On 24 December 1943, the task group was caught in a storm in the North Atlantic when at in the morning, USS Leary (DD-158) made a ping on a U-boat off her starboard bow. After her commander, James E. Kyes, ordered her to battle stations but before the destroyer could react, she was struck by a G7es torpedo fired by the German submarine U-275. The torpedo struck her starboard side and detonated in the after engine room, killing all of the men there and damaging both propeller shafts. She quickly developed a 20 degree list to starboard, and was unable to move in the heavy seas. Unbeknownst to the task group, a second German submarine, U-382 fired at Leary but missed. Soon after, Kyes ordered the crew to abandon ship. Two additional torpedoes from U-275 rocked the ship, and it rapidly sank, stern first. She took 98 men with her, including Kyes.
CDR Kyes was listed as missing in action and later declared dead.
Awarded for Actions During World War II
Division: U.S.S. Leary (DD-158)
General Orders: Bureau of Naval Personnel Information Bulletin No. 325 (April 1944)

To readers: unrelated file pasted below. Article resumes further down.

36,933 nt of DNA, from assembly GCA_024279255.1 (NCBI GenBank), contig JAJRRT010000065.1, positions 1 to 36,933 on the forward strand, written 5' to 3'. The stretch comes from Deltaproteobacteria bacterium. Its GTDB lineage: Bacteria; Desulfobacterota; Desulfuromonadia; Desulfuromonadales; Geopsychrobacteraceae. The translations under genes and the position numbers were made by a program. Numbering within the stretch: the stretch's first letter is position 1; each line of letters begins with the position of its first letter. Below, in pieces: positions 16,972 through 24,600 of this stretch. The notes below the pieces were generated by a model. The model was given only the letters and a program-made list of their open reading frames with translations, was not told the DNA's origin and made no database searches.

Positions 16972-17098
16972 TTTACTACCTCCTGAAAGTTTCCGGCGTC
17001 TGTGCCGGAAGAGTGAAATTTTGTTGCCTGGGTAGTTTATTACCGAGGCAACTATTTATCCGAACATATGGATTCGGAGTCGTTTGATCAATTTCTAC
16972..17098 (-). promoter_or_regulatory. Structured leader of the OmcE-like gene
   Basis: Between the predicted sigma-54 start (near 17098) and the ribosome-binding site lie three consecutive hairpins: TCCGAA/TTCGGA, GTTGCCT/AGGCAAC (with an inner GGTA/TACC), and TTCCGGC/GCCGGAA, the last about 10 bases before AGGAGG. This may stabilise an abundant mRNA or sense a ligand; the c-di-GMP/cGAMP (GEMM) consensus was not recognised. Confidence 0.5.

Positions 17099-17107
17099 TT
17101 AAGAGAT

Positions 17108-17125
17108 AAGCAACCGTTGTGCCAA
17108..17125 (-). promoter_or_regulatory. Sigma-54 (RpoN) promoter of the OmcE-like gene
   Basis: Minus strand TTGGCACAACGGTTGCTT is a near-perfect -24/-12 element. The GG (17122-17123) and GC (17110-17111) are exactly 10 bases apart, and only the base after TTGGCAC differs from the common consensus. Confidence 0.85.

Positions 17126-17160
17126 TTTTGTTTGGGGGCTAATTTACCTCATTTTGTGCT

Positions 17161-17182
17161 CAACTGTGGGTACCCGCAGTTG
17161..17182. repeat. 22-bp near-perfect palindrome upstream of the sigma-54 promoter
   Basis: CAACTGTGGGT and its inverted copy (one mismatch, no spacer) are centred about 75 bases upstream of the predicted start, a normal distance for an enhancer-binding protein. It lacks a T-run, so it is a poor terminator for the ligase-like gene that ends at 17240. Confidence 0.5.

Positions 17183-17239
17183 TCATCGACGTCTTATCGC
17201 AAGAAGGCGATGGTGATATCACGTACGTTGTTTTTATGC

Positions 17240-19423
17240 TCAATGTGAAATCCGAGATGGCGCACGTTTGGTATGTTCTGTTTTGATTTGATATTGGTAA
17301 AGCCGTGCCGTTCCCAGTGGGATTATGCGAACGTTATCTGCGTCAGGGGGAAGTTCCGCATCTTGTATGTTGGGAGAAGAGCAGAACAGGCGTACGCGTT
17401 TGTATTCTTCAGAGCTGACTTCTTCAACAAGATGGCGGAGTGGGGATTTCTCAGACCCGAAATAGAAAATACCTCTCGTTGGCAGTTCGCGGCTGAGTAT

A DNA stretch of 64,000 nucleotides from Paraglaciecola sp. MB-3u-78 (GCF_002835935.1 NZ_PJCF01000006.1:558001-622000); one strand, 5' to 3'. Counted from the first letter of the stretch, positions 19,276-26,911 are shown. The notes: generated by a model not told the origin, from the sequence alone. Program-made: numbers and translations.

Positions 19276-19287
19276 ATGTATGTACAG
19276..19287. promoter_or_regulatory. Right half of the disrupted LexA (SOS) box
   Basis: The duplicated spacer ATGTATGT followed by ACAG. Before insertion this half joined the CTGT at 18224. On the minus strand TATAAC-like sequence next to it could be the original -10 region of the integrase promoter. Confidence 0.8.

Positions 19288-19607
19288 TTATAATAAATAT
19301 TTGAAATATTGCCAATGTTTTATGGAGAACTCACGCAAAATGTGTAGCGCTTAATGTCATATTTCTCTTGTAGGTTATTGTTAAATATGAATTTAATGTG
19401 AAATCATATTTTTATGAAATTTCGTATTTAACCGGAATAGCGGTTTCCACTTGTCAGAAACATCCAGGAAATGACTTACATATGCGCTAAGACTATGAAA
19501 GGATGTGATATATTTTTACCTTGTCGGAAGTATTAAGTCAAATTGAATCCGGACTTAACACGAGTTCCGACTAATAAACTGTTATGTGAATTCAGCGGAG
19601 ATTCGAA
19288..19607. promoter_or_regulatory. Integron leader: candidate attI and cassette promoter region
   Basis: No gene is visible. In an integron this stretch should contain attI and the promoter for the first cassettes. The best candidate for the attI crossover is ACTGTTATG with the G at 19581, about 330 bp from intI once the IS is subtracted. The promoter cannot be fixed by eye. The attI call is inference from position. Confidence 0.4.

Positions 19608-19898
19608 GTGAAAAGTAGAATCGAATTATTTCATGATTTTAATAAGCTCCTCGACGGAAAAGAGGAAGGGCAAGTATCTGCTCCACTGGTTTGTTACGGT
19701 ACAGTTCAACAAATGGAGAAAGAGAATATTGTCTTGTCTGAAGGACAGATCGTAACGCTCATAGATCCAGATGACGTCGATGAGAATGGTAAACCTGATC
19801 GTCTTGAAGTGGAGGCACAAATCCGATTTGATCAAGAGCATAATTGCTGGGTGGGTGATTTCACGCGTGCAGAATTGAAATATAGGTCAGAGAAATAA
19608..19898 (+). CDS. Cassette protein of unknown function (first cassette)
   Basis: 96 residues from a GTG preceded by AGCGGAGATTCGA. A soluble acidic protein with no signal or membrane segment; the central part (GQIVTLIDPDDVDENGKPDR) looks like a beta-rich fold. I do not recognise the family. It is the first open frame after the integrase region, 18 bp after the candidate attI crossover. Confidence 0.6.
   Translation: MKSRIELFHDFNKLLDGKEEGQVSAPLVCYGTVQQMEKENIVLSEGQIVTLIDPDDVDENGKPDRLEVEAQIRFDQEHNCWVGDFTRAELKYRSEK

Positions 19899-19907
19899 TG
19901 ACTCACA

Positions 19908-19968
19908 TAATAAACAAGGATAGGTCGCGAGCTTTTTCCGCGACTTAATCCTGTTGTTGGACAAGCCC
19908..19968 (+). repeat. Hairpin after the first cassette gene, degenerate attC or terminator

Citation: The President of the United States of America takes pride in presenting the Navy Cross (Posthumously) to Commander James Elsworth Kyes, United States Navy, for extraordinary heroism and distinguished service in the line of his profession as Commanding Officer of the Destroyer U.S.S. LEARY (DD-158), during action against a concentrated force of hostile submarines in the North Atlantic on the night of 23 December 1943. As Commander Kyes boldly maneuvered to close the range on four of the hostile pack, the enemy struck, mortally damaging the Leary with three torpedo hits and causing her to start sinking rapidly. After giving the order to abandon ship, Commander Kyes coolly and courageously made a personal inspection in order to assure himself that none of his men remained aboard. Preparing to abandon the stricken vessel and observing one of his crew whose lifejacket was torn and useless, Commander Kyes gallantly removed his own, gave it to the man and then calmly went over the side. Commander Kyes' inspiring leadership and the valiant devotion to duty of his command contributed in large measure to the outstanding success of these vital missions and reflect great credit upon the United States Naval Service.